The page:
Gold prices took a big hit Tuesday in the wake of a sudden surge in US bond yields.
The yield on the key 10-year bond jumped to more than 1.77% in morning trading, and then eased over the rest of the day to be around 1.71% heading into Asian dealings on Wednesday.
Gold though slumped sharply, losing 1.8% as it pushed through the $US1,700 an ounce level to settle at $US1,683.90 – a loss of more than $US30 an ounce.
It did, however, hold steady in early Asian trading at around $UD1,685 an ounce.
The slide in gold and another in oil strangely didn’t have the usual impact on ASX futures which jumped 51 points overnight Tuesday, pointing to an upbeat day today which will also see gold and energy stocks weaker.
The surge in US bond yields were initially blamed and more than offset continuing worries about the big hedge fund meltdown and billions of dollars in losses for the likes of Credit Suisse and Nomura.
But ahead lies the much anticipated $US3 trillion infrastructure announcement of President Biden Wednesday, US time.
Normally that would be bullish for gold with all the talk of higher spending, higher debt and growing volatility that should offset fears of higher rates.
As well, negative for gold is Biden’s ambitious 90-90 vaccine plan, which sees 90% of U.S. adults as eligible for vaccines by April 19 and 90% of the population living within five miles of a vaccination site.
All this is leading analysts to become increasingly positive that the US economy will grow faster than previously thought this year and next.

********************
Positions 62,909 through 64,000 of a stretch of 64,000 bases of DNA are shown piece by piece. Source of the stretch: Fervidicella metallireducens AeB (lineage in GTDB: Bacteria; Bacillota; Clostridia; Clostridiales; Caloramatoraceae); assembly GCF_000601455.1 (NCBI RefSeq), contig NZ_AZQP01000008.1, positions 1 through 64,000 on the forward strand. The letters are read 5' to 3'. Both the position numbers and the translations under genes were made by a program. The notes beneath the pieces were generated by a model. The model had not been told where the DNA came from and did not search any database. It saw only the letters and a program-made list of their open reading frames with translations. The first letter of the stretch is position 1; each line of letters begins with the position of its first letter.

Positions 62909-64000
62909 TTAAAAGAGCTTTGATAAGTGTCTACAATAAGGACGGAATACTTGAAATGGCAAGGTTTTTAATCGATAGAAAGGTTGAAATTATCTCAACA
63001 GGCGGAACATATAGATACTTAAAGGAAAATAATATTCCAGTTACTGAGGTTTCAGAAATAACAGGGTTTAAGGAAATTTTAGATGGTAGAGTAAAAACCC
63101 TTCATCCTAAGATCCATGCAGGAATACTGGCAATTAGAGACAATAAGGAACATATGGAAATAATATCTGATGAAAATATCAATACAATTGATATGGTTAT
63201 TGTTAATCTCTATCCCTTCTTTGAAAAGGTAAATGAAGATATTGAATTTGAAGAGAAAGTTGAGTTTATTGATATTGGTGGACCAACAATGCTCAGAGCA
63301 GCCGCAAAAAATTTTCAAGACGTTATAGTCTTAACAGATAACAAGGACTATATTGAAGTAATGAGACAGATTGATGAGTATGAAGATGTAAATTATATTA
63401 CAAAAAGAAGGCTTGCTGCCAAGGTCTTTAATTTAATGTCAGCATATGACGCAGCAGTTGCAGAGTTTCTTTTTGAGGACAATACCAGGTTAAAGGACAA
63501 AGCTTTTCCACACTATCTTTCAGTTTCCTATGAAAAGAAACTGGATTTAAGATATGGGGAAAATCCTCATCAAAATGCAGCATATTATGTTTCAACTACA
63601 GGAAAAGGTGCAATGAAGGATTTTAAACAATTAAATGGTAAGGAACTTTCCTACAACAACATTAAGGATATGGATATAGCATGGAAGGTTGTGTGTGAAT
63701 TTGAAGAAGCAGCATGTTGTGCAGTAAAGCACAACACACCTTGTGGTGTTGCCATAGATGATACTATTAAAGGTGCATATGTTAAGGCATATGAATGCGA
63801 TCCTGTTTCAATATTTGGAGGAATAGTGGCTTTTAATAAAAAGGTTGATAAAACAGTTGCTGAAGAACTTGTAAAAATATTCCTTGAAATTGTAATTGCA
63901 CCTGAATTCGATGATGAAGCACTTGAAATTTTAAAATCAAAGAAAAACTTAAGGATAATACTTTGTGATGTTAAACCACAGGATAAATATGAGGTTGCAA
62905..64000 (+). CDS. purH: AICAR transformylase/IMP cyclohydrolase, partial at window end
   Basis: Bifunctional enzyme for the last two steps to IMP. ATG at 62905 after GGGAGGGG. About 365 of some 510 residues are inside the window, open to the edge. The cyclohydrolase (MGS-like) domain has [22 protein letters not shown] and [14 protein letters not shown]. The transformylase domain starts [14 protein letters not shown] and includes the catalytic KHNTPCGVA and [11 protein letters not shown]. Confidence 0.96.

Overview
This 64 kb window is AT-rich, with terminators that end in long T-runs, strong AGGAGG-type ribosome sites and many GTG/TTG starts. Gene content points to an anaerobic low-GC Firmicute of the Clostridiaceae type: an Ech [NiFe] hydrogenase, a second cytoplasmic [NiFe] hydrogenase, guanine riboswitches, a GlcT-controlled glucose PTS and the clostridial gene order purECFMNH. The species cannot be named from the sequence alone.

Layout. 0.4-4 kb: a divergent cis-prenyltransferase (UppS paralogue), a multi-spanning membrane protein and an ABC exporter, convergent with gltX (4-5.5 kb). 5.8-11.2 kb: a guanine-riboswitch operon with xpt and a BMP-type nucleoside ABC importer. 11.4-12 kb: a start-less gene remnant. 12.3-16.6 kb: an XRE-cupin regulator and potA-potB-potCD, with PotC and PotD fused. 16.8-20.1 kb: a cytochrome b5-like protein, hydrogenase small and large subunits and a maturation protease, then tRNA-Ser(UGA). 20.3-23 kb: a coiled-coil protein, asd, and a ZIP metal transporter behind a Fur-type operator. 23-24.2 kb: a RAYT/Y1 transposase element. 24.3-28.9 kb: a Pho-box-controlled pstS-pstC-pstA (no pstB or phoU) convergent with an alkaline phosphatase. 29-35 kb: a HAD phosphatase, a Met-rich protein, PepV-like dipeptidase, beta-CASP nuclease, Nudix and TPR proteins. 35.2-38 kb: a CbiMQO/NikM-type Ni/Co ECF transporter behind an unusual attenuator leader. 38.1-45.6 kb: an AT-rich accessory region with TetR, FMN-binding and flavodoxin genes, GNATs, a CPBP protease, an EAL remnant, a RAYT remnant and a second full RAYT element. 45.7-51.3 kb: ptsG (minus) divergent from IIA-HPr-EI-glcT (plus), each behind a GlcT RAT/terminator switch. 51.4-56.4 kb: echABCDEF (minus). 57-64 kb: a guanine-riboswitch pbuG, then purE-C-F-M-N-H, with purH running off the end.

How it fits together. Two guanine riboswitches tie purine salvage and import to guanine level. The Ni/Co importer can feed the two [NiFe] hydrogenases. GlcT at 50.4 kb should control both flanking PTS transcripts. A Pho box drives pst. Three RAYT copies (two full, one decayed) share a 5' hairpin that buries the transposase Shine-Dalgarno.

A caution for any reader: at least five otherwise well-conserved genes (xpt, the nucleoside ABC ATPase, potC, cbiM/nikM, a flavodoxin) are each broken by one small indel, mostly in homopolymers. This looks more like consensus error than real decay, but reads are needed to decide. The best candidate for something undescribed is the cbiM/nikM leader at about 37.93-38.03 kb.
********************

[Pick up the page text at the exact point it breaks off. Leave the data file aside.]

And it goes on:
And not making life easier has been the usual ‘tidying’ up of investment holdings ahead of the end of the quarter. There might be a rise in prices tonight, but that will only be trying to make a miserable quarter look less miserable.
Year-to-date, gold is down more than 11%. This will be the first quarterly decline since 2018 when the quarter ends Wednesday. Silver is off more than 9% as well.
Comex copper dipped under $US4 a pound for the first time since February 19 to end just above $US3.97. It is still up more than 13% for the year to date, but the gains at one stage were around 17%.
Copper is down more than 30 cents since its most recent peak of $US4.29 a pound on February 24.
For a metal supposedly an indicator of economic activity – especially in China – and facing growing demand for renewables such as electric vehicles and wind farms, the recent slide in the price of copper suggests all is not bright looking a little down the track.
That’s not the message rising bond yields are sending at the moment.